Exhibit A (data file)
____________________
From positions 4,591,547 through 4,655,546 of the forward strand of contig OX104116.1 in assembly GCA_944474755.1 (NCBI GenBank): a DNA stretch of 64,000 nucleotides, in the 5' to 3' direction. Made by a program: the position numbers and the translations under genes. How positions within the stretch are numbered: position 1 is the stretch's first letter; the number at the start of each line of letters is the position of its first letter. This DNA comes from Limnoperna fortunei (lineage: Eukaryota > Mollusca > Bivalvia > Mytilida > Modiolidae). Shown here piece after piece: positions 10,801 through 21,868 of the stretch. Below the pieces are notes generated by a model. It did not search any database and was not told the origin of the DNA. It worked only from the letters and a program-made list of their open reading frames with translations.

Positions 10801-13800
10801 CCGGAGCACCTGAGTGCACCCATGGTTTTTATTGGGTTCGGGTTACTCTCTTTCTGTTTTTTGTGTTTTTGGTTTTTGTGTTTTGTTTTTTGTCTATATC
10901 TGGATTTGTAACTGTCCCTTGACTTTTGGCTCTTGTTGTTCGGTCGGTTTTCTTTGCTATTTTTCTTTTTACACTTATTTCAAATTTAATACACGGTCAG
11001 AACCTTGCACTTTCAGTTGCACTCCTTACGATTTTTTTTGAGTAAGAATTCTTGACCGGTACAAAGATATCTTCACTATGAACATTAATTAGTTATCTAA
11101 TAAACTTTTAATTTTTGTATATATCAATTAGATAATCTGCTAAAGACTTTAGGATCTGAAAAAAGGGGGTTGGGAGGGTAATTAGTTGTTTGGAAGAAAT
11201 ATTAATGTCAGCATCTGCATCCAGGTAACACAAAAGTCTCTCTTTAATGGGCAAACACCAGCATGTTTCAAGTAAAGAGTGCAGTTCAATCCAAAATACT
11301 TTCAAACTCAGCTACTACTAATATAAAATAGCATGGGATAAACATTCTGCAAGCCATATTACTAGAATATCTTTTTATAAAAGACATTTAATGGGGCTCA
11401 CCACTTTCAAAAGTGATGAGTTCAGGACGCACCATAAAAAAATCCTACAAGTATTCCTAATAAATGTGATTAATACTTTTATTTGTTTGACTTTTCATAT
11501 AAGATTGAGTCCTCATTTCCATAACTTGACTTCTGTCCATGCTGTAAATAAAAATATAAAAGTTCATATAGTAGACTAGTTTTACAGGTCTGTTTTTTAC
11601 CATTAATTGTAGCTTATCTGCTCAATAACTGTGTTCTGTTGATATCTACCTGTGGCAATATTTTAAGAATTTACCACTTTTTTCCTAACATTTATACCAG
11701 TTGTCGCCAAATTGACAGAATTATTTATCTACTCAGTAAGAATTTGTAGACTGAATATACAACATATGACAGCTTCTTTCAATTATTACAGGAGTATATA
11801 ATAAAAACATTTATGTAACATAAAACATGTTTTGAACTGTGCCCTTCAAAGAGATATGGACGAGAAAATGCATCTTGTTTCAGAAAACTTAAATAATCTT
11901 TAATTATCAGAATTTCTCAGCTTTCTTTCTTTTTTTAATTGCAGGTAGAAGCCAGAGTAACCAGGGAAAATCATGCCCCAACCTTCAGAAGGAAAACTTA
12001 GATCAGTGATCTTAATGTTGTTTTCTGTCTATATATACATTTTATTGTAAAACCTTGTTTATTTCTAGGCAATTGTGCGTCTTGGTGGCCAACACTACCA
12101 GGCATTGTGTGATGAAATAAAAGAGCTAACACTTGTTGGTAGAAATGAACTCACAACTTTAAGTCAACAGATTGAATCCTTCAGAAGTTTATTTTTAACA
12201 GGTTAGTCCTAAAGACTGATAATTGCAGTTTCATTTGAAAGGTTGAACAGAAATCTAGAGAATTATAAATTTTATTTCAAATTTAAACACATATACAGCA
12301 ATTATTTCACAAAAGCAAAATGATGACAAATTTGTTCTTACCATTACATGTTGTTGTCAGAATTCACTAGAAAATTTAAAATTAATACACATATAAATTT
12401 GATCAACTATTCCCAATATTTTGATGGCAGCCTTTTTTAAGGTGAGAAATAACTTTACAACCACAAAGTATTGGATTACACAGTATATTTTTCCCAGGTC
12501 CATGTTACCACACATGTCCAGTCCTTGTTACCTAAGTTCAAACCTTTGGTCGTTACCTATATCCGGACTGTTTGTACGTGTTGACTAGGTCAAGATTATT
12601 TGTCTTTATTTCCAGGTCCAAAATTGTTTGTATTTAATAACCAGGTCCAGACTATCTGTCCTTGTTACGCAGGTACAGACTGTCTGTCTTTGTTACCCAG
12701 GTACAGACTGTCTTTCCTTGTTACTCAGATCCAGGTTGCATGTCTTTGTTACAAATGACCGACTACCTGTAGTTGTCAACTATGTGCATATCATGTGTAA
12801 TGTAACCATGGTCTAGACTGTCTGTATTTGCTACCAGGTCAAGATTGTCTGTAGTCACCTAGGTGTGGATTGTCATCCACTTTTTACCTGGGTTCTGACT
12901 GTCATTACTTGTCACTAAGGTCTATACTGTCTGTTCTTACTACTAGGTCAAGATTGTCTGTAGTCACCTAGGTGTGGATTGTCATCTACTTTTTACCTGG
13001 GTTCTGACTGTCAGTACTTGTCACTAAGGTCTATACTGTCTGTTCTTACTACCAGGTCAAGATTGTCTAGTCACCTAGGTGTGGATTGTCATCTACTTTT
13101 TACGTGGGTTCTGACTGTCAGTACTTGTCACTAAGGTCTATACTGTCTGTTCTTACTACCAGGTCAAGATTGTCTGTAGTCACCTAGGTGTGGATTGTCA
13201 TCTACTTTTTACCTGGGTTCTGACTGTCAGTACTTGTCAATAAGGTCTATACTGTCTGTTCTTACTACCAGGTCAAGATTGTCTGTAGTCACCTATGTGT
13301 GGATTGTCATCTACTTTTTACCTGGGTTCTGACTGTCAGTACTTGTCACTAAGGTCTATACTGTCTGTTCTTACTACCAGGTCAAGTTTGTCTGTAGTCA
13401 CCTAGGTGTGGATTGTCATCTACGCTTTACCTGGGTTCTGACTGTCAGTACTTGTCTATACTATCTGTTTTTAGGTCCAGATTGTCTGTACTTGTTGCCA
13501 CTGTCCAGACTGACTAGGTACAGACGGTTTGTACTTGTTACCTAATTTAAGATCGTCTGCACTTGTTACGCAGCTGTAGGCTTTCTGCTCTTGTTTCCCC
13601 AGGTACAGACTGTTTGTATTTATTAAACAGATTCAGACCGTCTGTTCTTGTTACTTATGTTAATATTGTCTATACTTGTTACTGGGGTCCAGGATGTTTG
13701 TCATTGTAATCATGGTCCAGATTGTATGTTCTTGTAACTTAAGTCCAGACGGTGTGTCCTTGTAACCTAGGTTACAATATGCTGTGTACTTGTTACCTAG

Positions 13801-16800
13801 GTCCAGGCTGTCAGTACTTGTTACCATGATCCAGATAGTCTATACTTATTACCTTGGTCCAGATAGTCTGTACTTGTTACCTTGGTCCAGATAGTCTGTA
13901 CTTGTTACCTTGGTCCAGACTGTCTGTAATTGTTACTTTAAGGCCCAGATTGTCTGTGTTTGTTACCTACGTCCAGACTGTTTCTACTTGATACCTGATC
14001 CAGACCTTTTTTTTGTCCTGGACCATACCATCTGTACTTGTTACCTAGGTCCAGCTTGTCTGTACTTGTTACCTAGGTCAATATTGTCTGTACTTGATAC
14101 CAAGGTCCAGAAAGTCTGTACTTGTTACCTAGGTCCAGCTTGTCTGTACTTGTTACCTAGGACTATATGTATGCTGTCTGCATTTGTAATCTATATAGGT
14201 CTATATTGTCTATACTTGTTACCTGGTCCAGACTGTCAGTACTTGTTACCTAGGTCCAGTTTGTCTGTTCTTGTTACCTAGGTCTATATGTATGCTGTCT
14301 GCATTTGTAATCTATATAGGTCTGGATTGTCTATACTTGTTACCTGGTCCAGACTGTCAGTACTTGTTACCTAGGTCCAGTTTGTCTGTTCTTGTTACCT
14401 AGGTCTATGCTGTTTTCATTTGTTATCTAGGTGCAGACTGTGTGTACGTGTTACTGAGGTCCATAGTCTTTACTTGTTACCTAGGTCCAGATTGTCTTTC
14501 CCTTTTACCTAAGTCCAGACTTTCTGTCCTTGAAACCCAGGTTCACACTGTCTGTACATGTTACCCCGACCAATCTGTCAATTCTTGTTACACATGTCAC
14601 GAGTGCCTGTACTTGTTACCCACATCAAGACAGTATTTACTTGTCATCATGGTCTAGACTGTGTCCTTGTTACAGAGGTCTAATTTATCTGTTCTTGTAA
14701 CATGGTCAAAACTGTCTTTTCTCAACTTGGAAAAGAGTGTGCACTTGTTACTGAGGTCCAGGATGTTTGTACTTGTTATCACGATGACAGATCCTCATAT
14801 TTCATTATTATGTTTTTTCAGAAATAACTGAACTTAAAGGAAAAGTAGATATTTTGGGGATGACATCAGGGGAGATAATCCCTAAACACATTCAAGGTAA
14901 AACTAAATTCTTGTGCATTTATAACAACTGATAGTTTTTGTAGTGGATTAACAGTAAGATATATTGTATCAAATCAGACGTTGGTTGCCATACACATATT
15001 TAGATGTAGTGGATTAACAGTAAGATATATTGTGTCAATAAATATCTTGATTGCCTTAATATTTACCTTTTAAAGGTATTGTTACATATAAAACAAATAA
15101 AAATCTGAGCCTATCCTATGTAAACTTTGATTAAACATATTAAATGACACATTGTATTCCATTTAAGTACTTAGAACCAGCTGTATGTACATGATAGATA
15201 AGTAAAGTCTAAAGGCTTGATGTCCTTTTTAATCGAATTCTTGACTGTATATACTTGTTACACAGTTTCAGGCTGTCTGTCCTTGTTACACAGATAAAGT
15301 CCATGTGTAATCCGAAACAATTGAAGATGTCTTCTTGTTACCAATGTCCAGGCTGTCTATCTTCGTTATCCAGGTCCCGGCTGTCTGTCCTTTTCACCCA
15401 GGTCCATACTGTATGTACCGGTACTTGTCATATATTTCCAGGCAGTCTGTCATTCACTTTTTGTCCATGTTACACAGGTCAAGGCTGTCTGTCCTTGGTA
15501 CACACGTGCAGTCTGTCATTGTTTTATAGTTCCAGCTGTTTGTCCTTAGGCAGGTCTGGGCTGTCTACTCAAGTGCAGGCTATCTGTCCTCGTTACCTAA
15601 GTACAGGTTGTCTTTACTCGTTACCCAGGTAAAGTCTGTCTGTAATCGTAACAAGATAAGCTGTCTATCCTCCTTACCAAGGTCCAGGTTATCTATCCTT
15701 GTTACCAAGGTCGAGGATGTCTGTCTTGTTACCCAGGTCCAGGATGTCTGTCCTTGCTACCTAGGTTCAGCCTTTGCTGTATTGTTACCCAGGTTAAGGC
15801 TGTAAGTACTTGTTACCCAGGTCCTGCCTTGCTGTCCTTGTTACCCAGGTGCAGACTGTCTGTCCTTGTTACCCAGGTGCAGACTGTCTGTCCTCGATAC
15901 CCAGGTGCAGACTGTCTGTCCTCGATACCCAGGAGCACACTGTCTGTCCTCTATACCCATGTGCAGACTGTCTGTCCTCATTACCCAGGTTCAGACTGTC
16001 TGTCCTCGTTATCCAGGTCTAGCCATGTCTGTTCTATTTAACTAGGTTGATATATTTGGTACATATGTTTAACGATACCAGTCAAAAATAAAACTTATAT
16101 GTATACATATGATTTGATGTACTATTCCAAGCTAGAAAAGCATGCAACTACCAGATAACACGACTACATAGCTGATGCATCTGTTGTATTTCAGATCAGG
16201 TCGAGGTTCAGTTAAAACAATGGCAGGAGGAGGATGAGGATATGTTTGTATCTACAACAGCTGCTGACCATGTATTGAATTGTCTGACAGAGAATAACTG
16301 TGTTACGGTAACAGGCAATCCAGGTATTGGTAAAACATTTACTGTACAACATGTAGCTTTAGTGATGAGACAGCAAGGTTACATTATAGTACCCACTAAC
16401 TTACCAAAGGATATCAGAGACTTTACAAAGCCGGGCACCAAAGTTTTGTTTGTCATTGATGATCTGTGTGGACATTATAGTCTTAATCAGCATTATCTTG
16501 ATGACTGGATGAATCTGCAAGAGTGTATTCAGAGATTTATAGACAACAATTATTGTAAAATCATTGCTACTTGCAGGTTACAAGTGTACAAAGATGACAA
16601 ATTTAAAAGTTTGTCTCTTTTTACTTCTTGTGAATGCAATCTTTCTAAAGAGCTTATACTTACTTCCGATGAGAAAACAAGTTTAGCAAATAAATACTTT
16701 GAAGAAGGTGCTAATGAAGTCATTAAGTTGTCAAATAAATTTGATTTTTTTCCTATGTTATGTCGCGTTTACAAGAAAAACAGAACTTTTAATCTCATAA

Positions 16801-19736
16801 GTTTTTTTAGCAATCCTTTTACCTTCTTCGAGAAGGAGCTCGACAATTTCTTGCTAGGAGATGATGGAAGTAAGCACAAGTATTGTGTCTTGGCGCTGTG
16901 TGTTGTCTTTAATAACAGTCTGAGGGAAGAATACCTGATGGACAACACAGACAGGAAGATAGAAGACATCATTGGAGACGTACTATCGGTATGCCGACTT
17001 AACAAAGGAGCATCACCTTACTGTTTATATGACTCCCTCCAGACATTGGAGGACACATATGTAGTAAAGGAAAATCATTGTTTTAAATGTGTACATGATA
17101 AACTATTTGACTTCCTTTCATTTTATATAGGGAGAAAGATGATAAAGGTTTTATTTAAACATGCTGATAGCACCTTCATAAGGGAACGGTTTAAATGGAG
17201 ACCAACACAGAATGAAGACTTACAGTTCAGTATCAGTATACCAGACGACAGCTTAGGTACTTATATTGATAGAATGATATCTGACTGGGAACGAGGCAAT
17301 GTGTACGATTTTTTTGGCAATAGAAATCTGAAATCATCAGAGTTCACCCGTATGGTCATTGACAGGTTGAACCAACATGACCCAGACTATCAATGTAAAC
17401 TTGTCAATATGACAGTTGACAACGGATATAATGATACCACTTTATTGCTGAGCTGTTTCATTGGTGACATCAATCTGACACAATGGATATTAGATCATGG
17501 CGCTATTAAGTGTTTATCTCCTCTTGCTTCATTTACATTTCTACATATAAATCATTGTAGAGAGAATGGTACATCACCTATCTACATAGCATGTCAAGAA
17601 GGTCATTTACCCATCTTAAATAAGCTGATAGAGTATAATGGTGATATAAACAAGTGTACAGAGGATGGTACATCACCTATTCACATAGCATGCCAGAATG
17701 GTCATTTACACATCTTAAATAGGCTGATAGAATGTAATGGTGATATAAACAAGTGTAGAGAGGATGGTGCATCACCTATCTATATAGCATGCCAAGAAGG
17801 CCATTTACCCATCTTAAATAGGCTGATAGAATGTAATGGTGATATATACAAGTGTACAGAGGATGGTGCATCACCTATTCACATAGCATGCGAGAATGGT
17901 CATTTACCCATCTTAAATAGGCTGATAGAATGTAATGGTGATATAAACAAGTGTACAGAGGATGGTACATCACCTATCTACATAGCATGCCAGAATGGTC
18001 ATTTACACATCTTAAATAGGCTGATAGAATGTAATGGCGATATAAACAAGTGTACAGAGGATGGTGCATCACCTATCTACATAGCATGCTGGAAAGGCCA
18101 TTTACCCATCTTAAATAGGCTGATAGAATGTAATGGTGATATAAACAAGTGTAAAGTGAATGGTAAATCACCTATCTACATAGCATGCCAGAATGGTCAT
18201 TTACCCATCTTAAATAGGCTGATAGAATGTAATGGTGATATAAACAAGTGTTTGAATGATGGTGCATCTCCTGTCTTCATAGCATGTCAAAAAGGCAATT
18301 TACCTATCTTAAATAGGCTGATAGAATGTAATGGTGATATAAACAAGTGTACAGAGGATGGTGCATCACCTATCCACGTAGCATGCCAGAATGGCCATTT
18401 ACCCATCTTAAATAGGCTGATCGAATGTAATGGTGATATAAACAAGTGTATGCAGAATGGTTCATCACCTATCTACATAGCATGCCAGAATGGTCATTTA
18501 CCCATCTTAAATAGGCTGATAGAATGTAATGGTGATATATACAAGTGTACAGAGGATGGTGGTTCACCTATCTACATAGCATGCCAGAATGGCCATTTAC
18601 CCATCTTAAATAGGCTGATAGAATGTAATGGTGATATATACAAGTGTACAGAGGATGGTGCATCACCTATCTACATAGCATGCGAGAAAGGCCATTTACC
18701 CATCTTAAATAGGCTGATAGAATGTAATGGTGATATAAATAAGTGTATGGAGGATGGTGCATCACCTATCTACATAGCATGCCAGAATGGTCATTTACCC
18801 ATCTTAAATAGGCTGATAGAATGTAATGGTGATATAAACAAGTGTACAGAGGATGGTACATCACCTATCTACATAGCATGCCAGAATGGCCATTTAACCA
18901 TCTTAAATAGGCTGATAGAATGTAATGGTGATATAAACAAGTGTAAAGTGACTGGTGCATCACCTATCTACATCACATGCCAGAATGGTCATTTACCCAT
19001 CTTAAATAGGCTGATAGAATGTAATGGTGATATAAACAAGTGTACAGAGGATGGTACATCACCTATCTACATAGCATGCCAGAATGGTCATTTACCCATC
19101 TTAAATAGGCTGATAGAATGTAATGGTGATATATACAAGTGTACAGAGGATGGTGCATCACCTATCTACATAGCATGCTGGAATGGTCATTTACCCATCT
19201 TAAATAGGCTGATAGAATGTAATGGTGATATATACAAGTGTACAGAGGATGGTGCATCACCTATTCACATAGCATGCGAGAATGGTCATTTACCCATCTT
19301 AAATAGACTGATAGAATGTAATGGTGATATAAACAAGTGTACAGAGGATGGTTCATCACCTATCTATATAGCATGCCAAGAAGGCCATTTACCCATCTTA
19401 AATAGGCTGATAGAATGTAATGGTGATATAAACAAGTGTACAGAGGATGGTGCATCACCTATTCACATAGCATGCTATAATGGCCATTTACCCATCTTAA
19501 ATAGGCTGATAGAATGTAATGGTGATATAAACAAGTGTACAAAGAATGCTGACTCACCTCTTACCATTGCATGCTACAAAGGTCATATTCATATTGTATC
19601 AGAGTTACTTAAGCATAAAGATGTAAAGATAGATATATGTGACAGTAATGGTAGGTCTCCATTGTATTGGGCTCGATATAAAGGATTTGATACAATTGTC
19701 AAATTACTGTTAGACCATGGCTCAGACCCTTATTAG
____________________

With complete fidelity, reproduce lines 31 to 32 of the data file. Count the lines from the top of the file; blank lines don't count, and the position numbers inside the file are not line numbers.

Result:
13601 AGGTACAGACTGTTTGTATTTATTAAACAGATTCAGACCGTCTGTTCTTGTTACTTATGTTAATATTGTCTATACTTGTTACTGGGGTCCAGGATGTTTG
13701 TCATTGTAATCATGGTCCAGATTGTATGTTCTTGTAACTTAAGTCCAGACGGTGTGTCCTTGTAACCTAGGTTACAATATGCTGTGTACTTGTTACCTAG